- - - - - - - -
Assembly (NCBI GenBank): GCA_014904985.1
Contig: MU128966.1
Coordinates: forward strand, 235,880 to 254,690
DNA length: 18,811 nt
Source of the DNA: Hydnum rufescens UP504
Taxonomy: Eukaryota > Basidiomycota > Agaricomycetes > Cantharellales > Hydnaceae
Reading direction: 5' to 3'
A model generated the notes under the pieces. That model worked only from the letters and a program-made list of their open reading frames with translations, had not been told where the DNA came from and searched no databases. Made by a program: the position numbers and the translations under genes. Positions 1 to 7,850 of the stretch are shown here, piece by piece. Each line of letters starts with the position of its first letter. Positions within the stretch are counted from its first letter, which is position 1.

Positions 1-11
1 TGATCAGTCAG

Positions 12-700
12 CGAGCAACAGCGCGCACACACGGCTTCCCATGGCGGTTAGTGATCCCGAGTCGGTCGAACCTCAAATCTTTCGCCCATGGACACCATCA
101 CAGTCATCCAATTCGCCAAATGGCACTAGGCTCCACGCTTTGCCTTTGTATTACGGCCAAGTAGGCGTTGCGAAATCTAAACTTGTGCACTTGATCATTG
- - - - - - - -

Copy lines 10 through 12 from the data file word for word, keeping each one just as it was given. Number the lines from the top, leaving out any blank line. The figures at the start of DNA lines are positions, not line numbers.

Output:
1 TGATCAGTCAG

Positions 12-700
12 CGAGCAACAGCGCGCACACACGGCTTCCCATGGCGGTTAGTGATCCCGAGTCGGTCGAACCTCAAATCTTTCGCCCATGGACACCATCA